Hospice of the Central Peninsula is a perfect example of how an organization depends on its volunteers.
Traditionally, hospice's mission is to help dying people and their family meet the transition from life to death and to help those left behind grieve their loss. This process is facilitated with the help of numerous volunteers.
"If we did not have our volunteers we could not have any of the programs we do," said Sue Bezilla, bereavement coordinator for hospice. Hers is one of the only two paid positions with the agency.The remainder of the work done by hospice is made possible by 45 volunteers.
To date, hospice direct care volunteers have provided services, including bereavement support to 244 hospice clients, including persons with HIV and their families. Support volunteers assist in the office and host gatherings, public awareness, education events and fund-raising activities.
No medical training is necessary.
"It can be anybody like you and me walking in off the street. All you need is a compassionate heart," Bezilla said.
Once volunteers go through the 18-hour hospice training session, they can facilitate grief support groups or go on home visits to terminally ill patients and their families.
Volunteers provided 307 hours of family and community bereavement support to grieving persons in Kenai Peninsula communities, in 2001.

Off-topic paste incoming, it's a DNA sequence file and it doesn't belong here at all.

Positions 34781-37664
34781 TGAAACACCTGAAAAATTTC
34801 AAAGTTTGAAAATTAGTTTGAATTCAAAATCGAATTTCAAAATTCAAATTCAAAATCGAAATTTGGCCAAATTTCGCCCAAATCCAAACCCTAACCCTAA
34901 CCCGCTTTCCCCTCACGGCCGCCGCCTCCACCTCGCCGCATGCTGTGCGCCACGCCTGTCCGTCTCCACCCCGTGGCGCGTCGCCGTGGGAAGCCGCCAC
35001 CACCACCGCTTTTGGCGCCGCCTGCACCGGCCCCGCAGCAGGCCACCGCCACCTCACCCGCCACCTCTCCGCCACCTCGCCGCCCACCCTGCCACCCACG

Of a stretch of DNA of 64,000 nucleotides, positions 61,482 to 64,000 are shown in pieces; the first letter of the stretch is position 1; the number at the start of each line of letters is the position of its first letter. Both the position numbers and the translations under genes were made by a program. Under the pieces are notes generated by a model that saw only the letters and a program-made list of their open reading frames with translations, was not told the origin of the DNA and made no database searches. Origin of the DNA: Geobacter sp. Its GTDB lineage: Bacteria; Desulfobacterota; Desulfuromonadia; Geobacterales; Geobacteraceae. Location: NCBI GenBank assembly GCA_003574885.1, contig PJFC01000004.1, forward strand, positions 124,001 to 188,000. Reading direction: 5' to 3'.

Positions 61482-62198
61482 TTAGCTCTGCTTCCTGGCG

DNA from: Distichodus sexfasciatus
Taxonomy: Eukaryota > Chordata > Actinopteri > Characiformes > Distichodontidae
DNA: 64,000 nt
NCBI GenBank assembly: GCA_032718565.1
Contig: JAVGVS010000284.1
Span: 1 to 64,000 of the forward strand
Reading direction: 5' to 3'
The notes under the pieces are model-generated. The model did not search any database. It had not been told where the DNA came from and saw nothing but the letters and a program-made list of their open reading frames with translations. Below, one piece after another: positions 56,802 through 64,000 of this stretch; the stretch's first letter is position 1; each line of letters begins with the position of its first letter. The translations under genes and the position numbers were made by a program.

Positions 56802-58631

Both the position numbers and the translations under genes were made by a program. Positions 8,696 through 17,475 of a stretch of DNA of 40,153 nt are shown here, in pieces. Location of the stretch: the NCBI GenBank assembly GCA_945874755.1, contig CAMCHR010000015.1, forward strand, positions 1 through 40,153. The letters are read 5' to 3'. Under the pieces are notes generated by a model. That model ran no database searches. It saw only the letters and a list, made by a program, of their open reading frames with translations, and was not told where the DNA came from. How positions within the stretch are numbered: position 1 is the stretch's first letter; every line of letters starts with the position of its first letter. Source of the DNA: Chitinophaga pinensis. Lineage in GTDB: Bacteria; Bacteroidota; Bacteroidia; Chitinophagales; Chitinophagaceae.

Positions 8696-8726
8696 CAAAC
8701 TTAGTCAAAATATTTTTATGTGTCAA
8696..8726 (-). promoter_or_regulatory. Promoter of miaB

Generally, volunteers are individuals who have been through similar losses and feel a need to help others who are going through difficult times.
"They do understand what it is like to lose someone and not have anyone there," she said. "We give them tools to understand that what they're going through is normal."
In addition, Hospice serves the community by providing referral information for persons who are not terminally ill but would benefit from other services and to community members who have dying relatives outside of Alaska.
Hospice also provides the only medical equipment lending loan program in the area and this service is utilized by any community member that has short term need of a variety of medical type devices. All programs and services are offered to community members at no charge in part because the majority of the work done for the organization is by volunteers.
"It's all volunteers," Bezilla said. "(Without volunteers) people would just be struggling thinking they're on their own."
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